|Meduza|
missingnothing
Feb. 22nd, 2009 08:06 pm (UTC)
Beautiful photographs, Brad. <3

I have never grasped anything that you speak of, but I hope when I do get to travel someday (hopefully soon) I'll be able to understand what you mean (I know what you mean, but I want to feel it).

Such wisdom. ^^
silverplate88
Feb. 23rd, 2009 01:08 pm (UTC)
Thanks, A. !

Lots to look forward to. The time will come when you will just BE here and in peace, and open yourself and take it in with all your senses. You're so good at that!
elvenforever
Feb. 23rd, 2009 05:56 am (UTC)
Time and peace are vital for so many things. Aging wine, for example (although some scientific folk have now found a way to shortcut that as well).

Once in awhile someone will ask how I feel about not working. I like it. All these years later, I don't identify who I AM with what I DO. Some folks never get the gift of making that vital distinction, and for that I am grateful for many years of disability.

I am glad you stopped somewhere and felt the roots. The roots of the earth, the roots of hundreds of years of precious lives who were born, lived, grew old and died in the places where you now stand. These things are left in the rocks and can be felt in the walls, but you are right; you must stop and listen to hear their voices.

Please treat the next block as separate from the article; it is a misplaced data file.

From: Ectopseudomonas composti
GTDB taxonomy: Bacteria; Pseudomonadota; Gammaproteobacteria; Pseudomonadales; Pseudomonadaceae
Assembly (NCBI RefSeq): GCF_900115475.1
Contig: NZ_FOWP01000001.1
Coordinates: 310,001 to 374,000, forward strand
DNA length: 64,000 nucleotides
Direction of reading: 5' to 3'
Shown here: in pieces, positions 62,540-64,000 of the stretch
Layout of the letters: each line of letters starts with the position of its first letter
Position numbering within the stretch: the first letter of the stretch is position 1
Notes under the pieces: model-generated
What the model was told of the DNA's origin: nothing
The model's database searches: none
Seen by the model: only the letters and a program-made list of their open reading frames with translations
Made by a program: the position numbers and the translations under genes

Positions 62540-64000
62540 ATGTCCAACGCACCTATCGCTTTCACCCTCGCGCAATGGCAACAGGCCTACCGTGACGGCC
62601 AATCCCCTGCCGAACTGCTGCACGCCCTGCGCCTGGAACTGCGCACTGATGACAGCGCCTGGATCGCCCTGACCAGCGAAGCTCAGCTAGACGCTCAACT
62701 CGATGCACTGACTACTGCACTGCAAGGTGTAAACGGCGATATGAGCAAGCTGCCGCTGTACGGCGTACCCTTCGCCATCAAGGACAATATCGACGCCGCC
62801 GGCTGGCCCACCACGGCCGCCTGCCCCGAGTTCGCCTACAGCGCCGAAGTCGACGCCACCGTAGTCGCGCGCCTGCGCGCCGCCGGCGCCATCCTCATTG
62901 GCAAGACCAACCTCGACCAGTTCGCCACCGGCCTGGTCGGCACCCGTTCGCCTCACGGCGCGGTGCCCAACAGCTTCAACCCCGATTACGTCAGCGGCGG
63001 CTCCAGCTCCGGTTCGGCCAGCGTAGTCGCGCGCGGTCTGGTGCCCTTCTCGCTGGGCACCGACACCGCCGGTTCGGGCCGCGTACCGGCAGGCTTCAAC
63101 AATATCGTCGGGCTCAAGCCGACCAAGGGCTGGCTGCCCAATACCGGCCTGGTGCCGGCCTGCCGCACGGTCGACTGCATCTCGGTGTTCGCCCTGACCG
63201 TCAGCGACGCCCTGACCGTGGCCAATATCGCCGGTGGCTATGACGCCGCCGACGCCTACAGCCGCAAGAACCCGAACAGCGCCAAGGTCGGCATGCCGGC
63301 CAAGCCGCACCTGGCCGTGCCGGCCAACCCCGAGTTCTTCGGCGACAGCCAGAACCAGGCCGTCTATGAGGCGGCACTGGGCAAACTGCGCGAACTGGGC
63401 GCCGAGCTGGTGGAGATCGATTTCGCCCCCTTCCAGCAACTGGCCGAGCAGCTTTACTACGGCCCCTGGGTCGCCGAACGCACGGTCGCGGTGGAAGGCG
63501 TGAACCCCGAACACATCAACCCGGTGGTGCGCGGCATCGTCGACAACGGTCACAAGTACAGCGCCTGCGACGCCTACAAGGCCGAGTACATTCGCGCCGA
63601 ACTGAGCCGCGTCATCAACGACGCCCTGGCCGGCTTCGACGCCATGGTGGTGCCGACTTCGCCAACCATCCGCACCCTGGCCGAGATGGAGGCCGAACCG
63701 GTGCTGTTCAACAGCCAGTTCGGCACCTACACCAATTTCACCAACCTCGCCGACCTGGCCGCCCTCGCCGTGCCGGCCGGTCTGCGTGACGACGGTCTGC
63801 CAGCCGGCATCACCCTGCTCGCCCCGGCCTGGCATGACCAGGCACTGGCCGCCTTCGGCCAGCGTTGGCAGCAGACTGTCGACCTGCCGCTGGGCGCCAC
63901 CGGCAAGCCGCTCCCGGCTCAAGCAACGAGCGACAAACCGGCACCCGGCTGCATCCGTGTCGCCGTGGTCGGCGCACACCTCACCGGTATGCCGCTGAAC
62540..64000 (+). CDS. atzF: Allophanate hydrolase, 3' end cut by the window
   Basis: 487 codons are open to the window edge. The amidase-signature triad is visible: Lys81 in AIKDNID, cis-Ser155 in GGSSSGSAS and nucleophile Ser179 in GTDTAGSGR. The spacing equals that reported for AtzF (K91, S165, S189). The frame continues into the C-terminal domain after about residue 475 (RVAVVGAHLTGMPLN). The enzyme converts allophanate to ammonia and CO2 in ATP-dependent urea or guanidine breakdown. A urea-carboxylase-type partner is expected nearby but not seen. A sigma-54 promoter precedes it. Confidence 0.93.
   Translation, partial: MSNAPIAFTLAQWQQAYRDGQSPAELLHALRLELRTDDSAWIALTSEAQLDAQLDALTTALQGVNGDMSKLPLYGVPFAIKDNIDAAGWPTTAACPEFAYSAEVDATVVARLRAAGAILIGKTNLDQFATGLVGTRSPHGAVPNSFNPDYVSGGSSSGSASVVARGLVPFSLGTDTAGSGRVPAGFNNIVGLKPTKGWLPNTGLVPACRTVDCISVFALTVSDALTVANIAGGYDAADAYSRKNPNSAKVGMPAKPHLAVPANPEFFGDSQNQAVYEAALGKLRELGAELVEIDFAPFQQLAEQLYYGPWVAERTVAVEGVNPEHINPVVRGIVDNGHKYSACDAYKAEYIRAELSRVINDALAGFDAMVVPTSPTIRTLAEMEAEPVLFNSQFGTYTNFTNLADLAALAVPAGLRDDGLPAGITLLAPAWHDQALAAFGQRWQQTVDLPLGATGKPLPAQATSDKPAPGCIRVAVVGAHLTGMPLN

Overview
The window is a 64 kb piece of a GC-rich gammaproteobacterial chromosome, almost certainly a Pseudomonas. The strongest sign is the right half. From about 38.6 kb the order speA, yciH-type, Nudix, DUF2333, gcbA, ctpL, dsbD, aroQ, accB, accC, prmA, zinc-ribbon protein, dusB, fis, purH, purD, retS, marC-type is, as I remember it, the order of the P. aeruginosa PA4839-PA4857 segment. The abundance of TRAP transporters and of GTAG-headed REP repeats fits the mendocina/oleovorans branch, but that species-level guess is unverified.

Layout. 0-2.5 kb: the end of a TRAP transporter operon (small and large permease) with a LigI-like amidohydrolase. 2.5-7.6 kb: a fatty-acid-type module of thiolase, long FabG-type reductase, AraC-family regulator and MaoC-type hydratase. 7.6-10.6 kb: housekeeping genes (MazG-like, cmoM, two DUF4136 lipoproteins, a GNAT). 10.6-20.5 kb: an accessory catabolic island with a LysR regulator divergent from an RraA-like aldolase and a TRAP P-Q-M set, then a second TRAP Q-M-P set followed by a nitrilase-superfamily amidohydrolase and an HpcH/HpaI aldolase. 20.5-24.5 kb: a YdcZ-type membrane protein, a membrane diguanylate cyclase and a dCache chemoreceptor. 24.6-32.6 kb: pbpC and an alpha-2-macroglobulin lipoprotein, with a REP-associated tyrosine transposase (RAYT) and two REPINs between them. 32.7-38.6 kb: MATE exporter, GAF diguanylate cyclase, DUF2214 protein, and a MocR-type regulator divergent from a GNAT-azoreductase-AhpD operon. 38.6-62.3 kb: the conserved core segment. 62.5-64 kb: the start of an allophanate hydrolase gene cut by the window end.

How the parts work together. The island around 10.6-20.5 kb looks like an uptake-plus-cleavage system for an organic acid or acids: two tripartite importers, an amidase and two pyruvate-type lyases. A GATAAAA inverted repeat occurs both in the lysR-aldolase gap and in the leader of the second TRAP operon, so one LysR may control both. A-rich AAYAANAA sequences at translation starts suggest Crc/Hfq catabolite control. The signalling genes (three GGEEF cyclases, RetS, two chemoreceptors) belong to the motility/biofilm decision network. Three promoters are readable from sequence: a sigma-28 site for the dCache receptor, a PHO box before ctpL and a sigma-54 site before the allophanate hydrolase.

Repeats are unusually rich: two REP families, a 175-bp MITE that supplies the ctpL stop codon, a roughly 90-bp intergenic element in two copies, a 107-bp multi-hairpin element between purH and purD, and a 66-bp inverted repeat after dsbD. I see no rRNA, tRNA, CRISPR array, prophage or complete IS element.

You always seem to bring out the philosopher in me. Unfortunately for my LJ friends, spouting off about philosophy and spiritual things doesn't seem too difficult for me. :)
silverplate88
Feb. 23rd, 2009 01:10 pm (UTC)
Huh? It's not unfortunate for *this* LJ Friend! ;)
elvenforever
Feb. 24th, 2009 12:04 am (UTC)
*smiles* Thank you. I feel bad for writing about it so much; clearly it interests me greatly, but I think it must drive everybody else up the wall!
silverplate88
Feb. 25th, 2009 02:36 pm (UTC)
I don't like walls, especially not to drive up them lol
miafedup
Mar. 8th, 2009 05:34 pm (UTC)
Think of all the people who stood in that room and, just maybe, had the same thoughts you did.

silverplate88
Mar. 9th, 2009 01:00 pm (UTC)
And just maybe decided to start out and fly on their own voyages...

I think we are blessed with lots of kinds of vision to take us far away from our own spaces and times... blessed with those visions and cursed with feeling we have to be so busy we can't possibly stop for a moment to reflect on them.
( 15 comments — Leave a comment )